Tom Moon

Tom Moon has been writing about pop, rock, jazz, blues, hip-hop and the music of the world since 1983.

He is the author of the New York Times bestseller 1000 Recordings To Hear Before You Die (Workman Publishing), and a contributor to other books including The Final Four of Everything.

A saxophonist whose professional credits include stints on cruise ships and several tours with the Maynard Ferguson orchestra, Moon served as music critic at the Philadelphia Inquirer from 1988 until 2004. His work has appeared in Rolling Stone, GQ, Blender, Spin, Vibe, Harp and other publications, and has won several awards, including two ASCAP-Deems Taylor Music Journalism awards. He has contributed to NPR's All Things Considered since 1996.

Bob Dylan is evidently not finished with his (grand, now exhaustive) inquiry into the Great American Songbook.

The 2016 winner of the Nobel Prize for Literature, who was hailed by the Swedish Academy for "having created new poetic expressions within the great American song tradition," is releasing a three-disc mega-dose from the pre-rock era of that tradition on March 31.

Stephen Bruner is a bass player, singer and songwriter who's as well known for his own music as for his collaborations. But when he released his latest solo single as Thundercat few weeks ago, those who know his work with Kendrick Lamar were scratching their heads. Here was a fiery visionary collaborating with two icons of easygoing '70s pop: Kenny Loggins and Michael McDonald.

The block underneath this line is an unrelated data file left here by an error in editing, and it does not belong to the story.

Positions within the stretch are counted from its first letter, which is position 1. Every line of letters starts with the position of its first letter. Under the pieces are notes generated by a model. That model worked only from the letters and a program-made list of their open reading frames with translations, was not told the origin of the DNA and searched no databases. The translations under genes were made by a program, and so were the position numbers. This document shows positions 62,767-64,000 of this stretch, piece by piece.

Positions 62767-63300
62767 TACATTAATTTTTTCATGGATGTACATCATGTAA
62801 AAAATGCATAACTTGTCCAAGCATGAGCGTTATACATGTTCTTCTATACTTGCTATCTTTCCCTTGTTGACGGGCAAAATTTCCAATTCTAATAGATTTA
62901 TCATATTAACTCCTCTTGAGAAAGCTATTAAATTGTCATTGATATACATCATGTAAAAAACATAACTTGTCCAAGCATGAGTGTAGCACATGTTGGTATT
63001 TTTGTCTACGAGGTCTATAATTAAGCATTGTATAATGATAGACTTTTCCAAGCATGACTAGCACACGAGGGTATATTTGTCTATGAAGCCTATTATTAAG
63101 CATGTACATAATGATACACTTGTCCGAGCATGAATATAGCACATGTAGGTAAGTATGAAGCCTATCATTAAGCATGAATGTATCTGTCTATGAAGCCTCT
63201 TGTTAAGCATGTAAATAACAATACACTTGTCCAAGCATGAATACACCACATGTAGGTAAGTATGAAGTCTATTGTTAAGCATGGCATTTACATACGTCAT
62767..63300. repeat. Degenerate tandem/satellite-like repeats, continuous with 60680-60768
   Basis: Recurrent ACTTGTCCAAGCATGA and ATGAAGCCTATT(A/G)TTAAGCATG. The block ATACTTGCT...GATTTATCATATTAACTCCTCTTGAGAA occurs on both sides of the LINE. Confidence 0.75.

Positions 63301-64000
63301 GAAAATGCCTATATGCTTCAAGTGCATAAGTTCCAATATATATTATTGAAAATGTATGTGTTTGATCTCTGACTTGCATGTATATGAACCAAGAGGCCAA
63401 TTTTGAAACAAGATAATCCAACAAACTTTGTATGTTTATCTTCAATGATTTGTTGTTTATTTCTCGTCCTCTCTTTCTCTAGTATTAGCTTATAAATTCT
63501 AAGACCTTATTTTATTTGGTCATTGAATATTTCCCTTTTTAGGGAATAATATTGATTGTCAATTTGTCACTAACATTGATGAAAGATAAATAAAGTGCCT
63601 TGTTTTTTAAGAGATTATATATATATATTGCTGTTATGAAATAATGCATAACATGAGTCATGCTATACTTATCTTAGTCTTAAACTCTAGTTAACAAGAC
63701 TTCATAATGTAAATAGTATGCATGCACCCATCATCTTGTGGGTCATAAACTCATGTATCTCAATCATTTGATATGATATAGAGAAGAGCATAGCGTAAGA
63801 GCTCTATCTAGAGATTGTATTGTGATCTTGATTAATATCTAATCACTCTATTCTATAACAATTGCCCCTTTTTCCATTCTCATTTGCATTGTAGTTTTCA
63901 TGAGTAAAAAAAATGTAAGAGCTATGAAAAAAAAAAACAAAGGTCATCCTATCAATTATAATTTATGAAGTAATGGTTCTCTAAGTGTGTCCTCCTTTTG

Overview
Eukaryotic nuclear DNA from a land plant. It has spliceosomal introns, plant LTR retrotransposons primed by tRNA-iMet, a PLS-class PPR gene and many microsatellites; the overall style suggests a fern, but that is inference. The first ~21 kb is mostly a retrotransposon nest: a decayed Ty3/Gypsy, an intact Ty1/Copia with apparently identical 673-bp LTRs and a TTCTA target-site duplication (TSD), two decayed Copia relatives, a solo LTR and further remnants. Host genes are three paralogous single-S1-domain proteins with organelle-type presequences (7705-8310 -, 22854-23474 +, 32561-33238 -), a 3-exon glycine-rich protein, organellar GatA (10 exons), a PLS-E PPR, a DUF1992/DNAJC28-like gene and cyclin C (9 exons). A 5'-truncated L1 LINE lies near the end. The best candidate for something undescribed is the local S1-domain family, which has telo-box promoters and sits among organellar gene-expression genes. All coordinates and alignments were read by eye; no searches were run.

Note: NPR's First Listen audio comes down after the album is released. However, you can still listen with the Spotify or Apple Music playlist at the bottom of the page.


Chuck Prophet's whip-smart new collection, Bobby Fuller Died For Your Sins, begins with a celebration of the enigmatic one-hit rock curiosity who sang "I Fought The Law" in 1964 and then, shortly after the song took off, was found dead in his car at age 23.

Over the years, music fans have slowly filled in details about a hard-working, mostly anonymous collective of Detroit studio musicians known as The Funk Brothers, who were the backing band for many of Motown's hit songs. Less documented is what these musicians did when they were not in the studio.

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Before he began the tour that's documented on the 36-disc set The 1966 Live Recordings, Bob Dylan was on record as being ambivalent about the road.

In 1963, Duke Ellington and his orchestra participated in a State Department "jazz diplomacy" tour of the Middle East. Inspired by the experience, Ellington and composer Billy Strayhorn wrote a collection of songs called The Far East Suite.

The first sound Leonard Cohen makes on his new album is a nanosecond's rush of labored air. It's not a wheeze, exactly, or a hiccup. But it's not a singer's note, either. The singing (such as it is) soon follows, and the 82-year-old's somber tone signals that matters of grave import are about to be discussed. He's making an inquiry into the peculiar strain of creeping soul distress, both personal and universal, that he's been diagnosing since at least 1992's The Future.

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There's a panel of volunteer doctors whose decisions affect nearly everyone who has health insurance. They review scientific literature and pass judgment on preventive medical services. The panel is called the Preventive Services Task Force.